…there’s an old saying, “A banker is somebody who will give you an umbrella when it’s sunny and take it away when it’s raining.”

Wells Fargo recently closed credit lines on their customers. Stick around to the end of this video, because we’re going to go over exactly what that could mean for their customers, for the economy, and show you a solution that will make sure that you’re never at the mercy of banks, the government or Wall Street again.

On July 8th, 2021, Wells Fargo announced to its customers that if they had a personal line of credit, they were shutting it down. Basically, if you had this line of credit, you’ve got to notice that in 60 days, Wells Fargo was going to shutter your account. Let’s go over exactly what that means.

Well, when your account is shuttered, it means two things. Number one, any unused portion of your credit line is no longer accessible to you. So you don’t have access to the unused portion. And secondly, they’re going to be getting a payment schedule for the outstanding balance that’s remaining. So how is that going to affect their customers? Well, it’s going to affect their customers in four ways. First and foremost, their access to credit has been limited. Secondly, their future cashflow is limited because now they have a payment schedule. Thirdly, because they had credit and it was shut down, that’s going to have a negative impact on their credit score. And all three of those issues are going to negatively impact their customer’s ability to obtain credit in the future.

So you could see how this simple shift from a line of credit to a term loan could have such a waterfall effect on these customers and not only their present cashflow position, but also their future ability to access capital. In the last week or so, we had the opportunity to speak with some of our clients and a lot of them asked “Is this even legal what Wells Fargo is doing? Are they even allowed to do this?” And the answer is yes, it’s written in the terms of their loan agreement.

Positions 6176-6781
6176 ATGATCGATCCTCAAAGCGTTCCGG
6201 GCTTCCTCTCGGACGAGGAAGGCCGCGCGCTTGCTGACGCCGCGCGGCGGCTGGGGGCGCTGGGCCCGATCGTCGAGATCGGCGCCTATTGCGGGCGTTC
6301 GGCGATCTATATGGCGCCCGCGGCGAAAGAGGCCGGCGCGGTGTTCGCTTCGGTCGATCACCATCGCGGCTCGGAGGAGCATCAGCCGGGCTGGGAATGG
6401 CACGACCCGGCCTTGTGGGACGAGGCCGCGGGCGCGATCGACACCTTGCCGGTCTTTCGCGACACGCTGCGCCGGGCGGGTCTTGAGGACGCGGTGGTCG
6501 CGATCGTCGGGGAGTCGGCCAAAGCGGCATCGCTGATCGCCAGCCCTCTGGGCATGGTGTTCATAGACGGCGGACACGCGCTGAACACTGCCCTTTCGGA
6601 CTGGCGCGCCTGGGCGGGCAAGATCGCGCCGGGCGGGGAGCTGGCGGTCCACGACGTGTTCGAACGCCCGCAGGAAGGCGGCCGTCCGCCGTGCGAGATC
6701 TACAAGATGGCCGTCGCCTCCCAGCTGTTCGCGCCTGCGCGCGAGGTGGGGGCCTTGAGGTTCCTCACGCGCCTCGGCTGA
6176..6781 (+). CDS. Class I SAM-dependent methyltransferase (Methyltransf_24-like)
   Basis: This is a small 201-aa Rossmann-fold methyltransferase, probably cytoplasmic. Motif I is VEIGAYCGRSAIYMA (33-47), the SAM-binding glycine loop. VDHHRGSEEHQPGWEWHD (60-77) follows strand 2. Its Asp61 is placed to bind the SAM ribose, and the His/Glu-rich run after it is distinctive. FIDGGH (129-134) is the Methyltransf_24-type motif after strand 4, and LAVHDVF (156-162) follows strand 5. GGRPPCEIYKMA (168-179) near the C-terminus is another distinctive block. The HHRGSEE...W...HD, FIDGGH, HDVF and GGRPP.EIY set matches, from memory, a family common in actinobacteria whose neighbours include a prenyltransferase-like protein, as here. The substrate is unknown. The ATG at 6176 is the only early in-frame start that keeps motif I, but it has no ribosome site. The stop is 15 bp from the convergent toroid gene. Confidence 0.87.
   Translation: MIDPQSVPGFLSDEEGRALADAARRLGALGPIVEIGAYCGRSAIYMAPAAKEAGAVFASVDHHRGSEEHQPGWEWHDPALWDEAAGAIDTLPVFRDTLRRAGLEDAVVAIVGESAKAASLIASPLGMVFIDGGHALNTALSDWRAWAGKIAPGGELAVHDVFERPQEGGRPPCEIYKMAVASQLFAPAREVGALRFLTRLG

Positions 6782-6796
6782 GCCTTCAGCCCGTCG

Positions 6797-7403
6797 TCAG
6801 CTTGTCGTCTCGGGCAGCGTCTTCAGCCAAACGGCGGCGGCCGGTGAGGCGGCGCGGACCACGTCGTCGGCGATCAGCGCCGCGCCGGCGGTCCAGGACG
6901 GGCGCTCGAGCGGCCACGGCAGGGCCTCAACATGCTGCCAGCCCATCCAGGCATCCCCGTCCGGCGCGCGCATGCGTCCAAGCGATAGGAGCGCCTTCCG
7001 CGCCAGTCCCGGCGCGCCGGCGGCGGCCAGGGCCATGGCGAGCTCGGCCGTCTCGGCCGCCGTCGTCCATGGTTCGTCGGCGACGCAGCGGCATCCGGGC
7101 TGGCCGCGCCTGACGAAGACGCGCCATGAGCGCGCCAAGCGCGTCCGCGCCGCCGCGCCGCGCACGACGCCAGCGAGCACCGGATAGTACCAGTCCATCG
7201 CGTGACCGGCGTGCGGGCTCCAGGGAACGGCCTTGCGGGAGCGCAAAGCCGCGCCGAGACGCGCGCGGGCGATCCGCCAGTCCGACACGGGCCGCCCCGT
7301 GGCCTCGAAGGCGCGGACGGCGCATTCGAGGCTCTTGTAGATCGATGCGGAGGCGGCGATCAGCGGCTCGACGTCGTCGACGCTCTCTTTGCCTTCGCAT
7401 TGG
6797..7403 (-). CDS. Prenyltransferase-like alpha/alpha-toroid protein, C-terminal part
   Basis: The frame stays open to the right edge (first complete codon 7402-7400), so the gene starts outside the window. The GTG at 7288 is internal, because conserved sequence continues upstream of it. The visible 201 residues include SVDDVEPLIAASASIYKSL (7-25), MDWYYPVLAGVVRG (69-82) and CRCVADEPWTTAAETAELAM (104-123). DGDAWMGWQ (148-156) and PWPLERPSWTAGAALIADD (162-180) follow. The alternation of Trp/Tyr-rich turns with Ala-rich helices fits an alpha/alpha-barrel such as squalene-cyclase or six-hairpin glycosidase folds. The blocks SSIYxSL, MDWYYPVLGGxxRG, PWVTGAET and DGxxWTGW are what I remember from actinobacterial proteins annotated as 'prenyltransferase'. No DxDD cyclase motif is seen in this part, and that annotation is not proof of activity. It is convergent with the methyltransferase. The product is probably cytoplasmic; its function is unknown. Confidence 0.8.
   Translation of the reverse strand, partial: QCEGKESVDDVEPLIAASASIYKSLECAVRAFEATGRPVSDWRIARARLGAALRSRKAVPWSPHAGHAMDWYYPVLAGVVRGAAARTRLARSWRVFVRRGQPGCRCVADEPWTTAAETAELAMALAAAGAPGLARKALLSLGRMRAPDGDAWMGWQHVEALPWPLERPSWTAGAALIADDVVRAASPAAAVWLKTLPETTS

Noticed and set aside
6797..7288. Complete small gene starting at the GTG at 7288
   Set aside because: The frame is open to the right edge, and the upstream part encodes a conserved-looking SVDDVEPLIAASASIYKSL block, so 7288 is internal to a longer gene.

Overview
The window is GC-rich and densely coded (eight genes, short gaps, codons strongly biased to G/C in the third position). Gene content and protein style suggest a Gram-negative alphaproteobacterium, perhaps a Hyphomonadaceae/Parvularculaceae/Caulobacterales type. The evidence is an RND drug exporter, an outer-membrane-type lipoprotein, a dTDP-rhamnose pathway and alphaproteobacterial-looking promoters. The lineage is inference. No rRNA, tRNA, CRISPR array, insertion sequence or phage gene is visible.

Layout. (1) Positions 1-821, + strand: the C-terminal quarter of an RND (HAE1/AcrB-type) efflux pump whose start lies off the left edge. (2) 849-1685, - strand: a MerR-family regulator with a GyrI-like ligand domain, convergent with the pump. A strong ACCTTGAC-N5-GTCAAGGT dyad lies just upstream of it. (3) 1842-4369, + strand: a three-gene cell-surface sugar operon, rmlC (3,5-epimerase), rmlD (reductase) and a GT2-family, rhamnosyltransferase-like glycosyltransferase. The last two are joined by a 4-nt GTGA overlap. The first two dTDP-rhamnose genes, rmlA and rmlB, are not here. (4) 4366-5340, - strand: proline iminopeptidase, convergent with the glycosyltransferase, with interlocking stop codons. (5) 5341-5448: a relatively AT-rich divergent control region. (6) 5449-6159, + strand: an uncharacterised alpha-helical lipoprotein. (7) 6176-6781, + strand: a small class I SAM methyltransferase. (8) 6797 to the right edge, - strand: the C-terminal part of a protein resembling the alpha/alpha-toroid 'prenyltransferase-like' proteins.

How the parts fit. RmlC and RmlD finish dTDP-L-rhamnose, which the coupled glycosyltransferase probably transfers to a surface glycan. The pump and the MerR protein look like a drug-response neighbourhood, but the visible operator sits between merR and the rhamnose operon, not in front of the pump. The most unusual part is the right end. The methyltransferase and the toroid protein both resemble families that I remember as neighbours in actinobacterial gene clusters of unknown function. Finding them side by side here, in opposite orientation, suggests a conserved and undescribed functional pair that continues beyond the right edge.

You know, there’s an old saying, a banker is somebody who will give you an umbrella when it’s sunny and take it away when it’s raining. And this action by Wells Fargo only underscores the meaning of that saying. You see Wells Fargo is protecting themselves. They have it written into the loan agreements that they’re allowed to shutter or shut down those lines whenever for whatever reason. And by the way, it’s not only personal lines of credit, it’s home equity lines of credit that they can do this on. They can do it with business lines of credit. And not only Wells Fargo, other banks can do the same banks write documents on those loans. That’s why there’s all these legal documents when you take out a loan. Why? To protect the bank! But this should come as no surprise for Wells Fargo customers. In 2008 and 2009, when they took over Wacovia they did the very same thing.